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Type: Used
Year: 1934
Make: MG
Body: Convertible
Engine Size: 847 cc 4 cylinder
Trans: Manual
Mileage: 0
VIN: PA1438
Stock: 438
Ext Color: Blue
Int Color: Blue

West Coast Classics are proud to present an absolutely exceptional example of this extraordinarily rare 1934 MG PA Roadster with it's original mathcing #'s 847cc 4 cylinder engine, original 4 speed non-synchromesh transmission, and beautifully presented in it's original correct factory 'Oxford Blue over Cambridge Blue' color paint with all body panels obviously removed, stripped and media blasted prior to re-painting, original chrome and light lenses and grille and a gorgeous correct matching blue interior!

The car has absolutely no rust and there are no signs or history of any accidents or rust - one very rare example  and one of reportedly less than 150 left remaining from a total production build of only 1,973! The car has it's seemingly original tan canvas convertible top and frame with no rips or tears and which is perfectly functional and the car will be sold with it's original tonneau cover (boot), original 'Banjo style' steering wheel, factory spare wheel mounted on the rear, original 'Jaeger' gauges and soon to be banned in 1935 American Sequoia redwood veneer. All the options are working as they should including all the gauges and lights.

The car has been garaged and not run regularly in recent years, the engine starts and the car runs and drives and shifts gear well enough but please note that the car will be needing some engine work to perform correctly as it seems that the compression is weak on one of the cylinders. We have decided to sell the car as is without starting the work ourselves.

The P type Midget was launched in March 1934 as the replacement for the J2 and was produced from (about) March 1934 until the late summer of 1935. 1,973 cars of this type were built and it is reported that no more than 150 MG PA sports cars remain in existence today! It featured an improved overhead camshaft, crossflow 847 cc 4-cylinder engine with twin SU carburetors producing 36 horsepower and it rode on an 87-inch wheelbase chassis with a 4-speed non-synchromesh transmission. However, most of the improvements were in styling and creature comforts. The interior was widened and the instrument panel was in burled sequoia. Trafficators (British for turn signals) and a central lubrication system were included. It is well recognised that the P type had similarities with previous Magnas and Magnettes and its parentage derived from the M and J types. 'Autocar' magazine road tested the P type in November of that year and reported 'This latest model is a marked improvement in all respects over its forerunners'. Sales literature produced by Abingdon claimed, 'In all there are over one hundred new and improved features'. With good reports in the motoring press it was no surprise that the car sold well, with serious production starting at the end of January 1934; over two hundred cars a month were coming off the production lines.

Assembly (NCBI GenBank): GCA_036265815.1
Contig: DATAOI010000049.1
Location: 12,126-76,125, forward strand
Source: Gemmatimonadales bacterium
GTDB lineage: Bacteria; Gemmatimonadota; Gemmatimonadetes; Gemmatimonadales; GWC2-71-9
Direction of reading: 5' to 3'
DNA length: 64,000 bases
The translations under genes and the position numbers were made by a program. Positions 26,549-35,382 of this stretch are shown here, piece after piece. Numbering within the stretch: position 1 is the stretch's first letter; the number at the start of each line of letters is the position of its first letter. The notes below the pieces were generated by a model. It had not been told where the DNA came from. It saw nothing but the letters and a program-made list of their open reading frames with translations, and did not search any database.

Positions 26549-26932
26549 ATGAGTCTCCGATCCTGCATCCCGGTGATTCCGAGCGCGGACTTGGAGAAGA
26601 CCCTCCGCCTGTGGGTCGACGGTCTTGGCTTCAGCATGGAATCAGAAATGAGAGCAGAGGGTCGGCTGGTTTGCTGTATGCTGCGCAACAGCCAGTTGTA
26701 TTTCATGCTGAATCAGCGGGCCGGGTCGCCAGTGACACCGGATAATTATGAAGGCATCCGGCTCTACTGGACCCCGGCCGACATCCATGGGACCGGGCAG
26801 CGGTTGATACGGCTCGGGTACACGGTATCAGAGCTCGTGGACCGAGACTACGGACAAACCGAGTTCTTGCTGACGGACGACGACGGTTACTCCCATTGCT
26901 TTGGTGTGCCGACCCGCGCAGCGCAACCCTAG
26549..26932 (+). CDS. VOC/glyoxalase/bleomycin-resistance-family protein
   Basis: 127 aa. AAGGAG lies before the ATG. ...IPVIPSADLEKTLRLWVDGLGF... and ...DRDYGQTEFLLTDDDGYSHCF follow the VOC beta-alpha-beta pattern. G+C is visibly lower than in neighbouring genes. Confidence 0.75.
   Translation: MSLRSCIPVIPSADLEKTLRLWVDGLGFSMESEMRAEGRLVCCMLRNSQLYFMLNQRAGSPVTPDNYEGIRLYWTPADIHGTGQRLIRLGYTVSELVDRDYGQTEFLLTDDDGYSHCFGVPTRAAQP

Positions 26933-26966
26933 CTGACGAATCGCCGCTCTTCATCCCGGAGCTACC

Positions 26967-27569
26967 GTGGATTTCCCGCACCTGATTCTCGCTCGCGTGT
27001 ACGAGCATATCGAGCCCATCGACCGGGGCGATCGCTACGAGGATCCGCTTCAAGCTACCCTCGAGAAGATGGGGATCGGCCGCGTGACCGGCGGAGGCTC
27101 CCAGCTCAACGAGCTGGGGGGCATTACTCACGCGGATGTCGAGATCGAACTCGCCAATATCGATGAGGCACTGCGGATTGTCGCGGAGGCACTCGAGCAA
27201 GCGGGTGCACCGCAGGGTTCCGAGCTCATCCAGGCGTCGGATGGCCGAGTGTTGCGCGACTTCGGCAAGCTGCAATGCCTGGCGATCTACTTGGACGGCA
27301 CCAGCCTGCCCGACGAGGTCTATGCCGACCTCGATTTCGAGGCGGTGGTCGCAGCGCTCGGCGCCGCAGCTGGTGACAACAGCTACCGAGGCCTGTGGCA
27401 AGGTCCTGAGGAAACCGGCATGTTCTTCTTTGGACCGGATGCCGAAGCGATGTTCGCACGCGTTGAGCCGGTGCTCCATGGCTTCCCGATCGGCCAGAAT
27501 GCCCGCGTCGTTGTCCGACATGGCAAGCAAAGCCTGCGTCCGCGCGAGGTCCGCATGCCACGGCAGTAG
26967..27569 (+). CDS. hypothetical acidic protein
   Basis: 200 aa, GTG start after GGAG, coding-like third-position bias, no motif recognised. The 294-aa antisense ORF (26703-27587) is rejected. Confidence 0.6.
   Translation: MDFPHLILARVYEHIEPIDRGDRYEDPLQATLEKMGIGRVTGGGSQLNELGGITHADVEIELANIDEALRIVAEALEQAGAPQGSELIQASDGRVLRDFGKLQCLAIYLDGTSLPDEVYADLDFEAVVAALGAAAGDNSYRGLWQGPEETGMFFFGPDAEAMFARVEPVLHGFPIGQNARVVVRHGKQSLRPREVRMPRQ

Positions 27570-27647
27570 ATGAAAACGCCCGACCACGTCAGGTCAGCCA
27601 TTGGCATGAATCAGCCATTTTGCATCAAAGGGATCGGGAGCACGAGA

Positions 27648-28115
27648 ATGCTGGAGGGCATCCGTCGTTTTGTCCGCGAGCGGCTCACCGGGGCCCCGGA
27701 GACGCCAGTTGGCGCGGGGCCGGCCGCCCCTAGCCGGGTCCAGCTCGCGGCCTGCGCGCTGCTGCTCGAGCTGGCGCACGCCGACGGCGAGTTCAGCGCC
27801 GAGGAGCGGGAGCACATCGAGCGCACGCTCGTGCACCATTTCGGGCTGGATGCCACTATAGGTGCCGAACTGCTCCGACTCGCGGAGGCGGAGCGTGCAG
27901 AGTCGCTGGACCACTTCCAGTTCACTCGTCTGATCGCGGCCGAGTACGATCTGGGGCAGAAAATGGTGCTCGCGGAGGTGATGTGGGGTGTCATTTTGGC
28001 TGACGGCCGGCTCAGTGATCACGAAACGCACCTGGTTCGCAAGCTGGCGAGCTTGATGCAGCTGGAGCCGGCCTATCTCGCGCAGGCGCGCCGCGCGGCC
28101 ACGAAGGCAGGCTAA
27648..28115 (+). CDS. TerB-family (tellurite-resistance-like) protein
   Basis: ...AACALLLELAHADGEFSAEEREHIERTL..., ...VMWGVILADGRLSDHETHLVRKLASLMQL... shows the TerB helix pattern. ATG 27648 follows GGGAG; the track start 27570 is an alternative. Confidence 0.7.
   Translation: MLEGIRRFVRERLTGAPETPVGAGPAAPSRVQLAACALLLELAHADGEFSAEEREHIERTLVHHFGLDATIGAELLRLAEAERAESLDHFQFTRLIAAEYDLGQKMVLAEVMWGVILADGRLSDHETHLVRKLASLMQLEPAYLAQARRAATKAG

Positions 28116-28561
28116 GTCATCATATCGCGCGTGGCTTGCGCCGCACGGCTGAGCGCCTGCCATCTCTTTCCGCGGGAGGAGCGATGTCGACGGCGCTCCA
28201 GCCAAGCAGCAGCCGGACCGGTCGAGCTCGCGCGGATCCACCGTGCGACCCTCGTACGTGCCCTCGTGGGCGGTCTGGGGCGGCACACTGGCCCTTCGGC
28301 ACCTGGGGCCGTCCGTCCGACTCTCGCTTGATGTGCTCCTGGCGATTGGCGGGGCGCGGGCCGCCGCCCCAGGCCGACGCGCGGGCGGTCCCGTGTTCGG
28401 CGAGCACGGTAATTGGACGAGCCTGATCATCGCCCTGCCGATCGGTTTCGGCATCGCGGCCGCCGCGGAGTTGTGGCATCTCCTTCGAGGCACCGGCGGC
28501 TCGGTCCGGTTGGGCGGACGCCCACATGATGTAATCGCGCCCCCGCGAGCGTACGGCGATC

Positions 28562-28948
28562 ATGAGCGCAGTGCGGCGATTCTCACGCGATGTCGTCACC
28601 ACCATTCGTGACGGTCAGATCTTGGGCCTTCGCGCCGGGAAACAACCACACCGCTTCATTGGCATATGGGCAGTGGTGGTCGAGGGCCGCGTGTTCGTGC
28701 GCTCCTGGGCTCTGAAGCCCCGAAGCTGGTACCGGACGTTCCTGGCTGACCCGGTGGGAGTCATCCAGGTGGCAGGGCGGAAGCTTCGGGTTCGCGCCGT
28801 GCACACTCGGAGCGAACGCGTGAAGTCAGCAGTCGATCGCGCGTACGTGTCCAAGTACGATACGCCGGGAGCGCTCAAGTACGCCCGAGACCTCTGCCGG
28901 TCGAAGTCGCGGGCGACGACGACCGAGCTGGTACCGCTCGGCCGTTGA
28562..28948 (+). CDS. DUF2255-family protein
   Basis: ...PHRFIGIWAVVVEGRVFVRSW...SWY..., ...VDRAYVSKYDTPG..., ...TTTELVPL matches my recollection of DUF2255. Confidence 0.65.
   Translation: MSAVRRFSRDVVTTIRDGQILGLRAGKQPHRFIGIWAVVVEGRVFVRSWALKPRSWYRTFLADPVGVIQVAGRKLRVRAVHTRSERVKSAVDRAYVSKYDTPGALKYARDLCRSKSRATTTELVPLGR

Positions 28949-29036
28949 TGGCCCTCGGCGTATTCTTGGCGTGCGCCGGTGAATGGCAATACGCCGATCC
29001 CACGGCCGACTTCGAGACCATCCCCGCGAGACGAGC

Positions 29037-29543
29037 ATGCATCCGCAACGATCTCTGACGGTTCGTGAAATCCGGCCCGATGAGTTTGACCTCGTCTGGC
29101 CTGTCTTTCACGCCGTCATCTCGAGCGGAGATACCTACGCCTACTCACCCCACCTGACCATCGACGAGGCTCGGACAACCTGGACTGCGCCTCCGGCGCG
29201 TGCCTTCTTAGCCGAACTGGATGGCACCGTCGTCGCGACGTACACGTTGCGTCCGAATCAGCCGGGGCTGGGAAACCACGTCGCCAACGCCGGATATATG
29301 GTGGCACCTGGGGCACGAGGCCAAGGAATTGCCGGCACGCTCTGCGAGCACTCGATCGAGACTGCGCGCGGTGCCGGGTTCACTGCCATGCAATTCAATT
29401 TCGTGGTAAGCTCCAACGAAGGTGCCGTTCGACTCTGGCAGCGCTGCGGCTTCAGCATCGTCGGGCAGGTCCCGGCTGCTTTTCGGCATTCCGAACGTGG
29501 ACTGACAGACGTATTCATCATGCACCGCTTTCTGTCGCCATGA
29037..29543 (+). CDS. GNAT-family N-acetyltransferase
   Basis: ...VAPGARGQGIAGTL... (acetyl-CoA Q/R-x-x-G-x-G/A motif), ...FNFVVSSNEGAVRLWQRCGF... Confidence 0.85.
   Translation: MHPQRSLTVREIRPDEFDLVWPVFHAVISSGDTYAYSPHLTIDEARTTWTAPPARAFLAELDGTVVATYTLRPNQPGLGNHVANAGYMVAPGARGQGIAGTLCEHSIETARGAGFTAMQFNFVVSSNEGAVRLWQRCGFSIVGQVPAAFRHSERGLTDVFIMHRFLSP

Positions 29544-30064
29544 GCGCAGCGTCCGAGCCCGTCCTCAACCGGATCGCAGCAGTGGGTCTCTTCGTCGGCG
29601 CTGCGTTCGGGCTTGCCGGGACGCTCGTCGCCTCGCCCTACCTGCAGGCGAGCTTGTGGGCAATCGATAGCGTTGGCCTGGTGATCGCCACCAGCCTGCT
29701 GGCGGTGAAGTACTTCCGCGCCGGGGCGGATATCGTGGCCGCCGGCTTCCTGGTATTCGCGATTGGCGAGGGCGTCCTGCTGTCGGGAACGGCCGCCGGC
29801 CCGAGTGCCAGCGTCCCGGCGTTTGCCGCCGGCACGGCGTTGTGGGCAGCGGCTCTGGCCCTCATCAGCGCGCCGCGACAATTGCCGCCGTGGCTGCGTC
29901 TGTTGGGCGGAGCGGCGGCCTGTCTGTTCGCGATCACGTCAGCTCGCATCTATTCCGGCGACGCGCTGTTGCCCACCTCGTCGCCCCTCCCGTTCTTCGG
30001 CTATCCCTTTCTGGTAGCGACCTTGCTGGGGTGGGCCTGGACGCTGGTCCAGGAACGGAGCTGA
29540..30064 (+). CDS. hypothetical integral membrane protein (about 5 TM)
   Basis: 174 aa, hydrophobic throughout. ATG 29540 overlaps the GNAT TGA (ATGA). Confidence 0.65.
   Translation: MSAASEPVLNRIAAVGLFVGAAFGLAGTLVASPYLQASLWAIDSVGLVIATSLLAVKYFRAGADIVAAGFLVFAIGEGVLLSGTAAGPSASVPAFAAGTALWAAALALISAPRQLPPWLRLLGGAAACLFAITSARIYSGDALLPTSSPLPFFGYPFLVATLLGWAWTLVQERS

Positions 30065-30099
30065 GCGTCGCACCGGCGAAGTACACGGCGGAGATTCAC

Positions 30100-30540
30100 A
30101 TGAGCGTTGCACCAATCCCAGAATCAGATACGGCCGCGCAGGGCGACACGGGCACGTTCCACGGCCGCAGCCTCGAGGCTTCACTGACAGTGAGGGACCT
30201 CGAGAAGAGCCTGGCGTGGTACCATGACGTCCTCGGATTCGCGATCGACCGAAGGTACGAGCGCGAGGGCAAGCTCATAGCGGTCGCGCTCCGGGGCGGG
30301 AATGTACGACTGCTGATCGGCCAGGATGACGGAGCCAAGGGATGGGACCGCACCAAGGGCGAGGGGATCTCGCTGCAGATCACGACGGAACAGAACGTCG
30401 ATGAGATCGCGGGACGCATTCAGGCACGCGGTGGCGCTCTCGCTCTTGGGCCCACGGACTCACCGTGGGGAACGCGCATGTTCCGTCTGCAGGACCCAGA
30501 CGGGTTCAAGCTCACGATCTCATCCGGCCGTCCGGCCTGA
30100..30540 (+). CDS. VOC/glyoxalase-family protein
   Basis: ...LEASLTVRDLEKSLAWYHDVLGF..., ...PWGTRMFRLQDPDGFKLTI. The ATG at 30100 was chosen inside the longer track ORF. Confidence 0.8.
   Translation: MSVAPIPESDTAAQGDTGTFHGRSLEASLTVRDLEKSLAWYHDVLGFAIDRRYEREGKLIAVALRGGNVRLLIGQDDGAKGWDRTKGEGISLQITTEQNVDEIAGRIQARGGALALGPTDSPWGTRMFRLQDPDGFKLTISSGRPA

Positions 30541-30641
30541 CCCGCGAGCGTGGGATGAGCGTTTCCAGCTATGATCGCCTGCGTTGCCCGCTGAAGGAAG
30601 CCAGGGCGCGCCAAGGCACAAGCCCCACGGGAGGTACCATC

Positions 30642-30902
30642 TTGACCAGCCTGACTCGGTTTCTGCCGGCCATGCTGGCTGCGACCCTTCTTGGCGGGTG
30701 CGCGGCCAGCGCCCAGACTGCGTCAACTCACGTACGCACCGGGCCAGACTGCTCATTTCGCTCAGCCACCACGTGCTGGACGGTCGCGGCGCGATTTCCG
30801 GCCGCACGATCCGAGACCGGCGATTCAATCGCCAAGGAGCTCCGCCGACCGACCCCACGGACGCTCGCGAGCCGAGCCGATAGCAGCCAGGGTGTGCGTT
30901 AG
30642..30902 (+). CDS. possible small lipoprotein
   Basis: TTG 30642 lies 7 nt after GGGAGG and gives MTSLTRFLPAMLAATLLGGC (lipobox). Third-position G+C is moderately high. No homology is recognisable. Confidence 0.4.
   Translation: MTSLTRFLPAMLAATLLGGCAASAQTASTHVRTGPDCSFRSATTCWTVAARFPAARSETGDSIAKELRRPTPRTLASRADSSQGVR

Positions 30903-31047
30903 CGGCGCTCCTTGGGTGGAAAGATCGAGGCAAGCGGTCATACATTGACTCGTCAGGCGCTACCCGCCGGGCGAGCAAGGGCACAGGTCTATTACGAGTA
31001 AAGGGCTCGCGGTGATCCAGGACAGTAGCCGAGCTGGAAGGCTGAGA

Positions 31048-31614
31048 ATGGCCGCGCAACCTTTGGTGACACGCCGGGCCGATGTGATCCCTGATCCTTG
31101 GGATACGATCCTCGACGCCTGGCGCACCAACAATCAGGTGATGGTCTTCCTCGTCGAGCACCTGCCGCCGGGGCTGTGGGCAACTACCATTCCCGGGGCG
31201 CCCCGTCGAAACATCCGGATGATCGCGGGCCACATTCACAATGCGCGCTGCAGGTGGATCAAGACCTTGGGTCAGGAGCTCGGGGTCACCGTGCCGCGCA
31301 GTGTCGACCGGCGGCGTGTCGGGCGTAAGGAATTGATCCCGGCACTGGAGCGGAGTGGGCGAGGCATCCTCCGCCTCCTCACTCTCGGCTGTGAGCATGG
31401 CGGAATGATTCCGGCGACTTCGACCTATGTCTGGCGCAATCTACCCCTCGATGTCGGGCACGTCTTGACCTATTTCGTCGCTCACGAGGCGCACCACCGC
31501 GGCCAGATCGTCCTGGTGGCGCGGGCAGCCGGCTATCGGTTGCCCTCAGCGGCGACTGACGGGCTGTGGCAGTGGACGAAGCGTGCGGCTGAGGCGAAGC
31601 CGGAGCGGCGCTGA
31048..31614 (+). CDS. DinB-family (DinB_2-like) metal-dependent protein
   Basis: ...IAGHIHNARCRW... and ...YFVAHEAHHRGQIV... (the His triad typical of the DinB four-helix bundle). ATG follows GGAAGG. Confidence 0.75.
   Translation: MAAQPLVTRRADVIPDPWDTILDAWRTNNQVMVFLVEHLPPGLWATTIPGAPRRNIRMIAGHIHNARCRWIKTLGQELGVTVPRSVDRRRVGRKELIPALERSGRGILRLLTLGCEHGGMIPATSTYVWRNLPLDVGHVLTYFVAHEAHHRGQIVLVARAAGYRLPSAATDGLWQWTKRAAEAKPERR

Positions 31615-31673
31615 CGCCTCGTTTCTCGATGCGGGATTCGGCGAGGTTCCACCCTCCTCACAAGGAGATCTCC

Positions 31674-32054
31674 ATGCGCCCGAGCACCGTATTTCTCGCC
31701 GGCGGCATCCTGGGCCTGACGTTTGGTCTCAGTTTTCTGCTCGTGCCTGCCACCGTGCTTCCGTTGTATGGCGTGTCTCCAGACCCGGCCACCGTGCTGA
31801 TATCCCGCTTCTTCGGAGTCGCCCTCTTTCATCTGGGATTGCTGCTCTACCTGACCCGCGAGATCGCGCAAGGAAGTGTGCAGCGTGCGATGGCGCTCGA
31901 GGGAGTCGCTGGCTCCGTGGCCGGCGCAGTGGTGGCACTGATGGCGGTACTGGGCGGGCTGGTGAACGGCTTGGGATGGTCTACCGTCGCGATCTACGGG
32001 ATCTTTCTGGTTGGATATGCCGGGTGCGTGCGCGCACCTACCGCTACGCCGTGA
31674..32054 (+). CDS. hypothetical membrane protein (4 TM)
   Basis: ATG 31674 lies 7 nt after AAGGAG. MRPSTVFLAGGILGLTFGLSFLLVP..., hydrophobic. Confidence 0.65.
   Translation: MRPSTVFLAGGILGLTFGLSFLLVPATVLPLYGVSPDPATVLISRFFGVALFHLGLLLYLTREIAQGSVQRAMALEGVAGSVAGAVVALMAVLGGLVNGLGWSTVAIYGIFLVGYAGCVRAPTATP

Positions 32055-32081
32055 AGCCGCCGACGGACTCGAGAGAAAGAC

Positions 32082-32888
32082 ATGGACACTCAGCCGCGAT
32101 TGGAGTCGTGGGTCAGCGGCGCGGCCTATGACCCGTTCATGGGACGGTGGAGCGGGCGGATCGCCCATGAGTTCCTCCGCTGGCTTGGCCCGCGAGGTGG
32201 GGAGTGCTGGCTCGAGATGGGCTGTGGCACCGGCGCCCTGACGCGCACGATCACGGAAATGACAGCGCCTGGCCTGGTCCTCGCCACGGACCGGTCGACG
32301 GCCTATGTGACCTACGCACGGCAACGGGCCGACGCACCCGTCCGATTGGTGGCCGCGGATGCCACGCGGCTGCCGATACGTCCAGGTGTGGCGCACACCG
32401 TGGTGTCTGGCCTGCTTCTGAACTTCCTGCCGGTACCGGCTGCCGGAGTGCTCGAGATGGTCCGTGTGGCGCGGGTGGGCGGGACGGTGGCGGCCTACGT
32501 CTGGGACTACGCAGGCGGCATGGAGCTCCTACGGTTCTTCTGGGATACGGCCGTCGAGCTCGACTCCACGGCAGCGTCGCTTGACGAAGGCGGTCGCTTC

Many MG and pre-war classic sports car enthusiasts consider the MG P- type the purest expression of classic MG styling and the MG PA model is now considered by many to be the quintessential pre-war Midget. When introduced in early 1934, its most important new feature was a three-main- bearing crankshaft. Compared to the previous (two-main-bearing) MG 4-cylinder engines, the P type was fitted with an all new 847cc engine, with three main bearings supporting the rigid crankshaft. This allowed higher engine revolutions to be employed with safety. An improved Tecalemit oil lubrication and filtering system was a welcome addition to the engine. This system had two filters, one externally and the other was a gauze mesh in the sump, both of which ensured thorough filtering of the oil, thus prolonging the life of the crankshaft and cylinder bores. A "smooth flow" cylinder head with inlet ports on one side and exhaust on the other had an overhead camshaft and the new engines were much more robust and also much smoother running.

The transmission was strengthened and improved to withstand the increased engine power output and stresses imposed by competition work and a new design heavy duty clutch was employed to cater for the rigorous stops and starts on sprints and hill climbs. A four speed non-synchromesh gearbox with a low ratio first gear for competition purposes transferred the power to a specially strengthened back axle with a four star differential. Twelve inch diameter brake drums replaced the previously used eight inch variety. This move gave far greater braking efficiency. Hartford friction dampers were fitted to the front of the car and transversally mounted hydraulic spring compensated shock absorbers at the rear gave good suspension and a comfortable ride over most surfaces.

There were other changes too: longer wheelbase, enlarged cockpit, greatly enlarged brake drums. Styling was refined too with t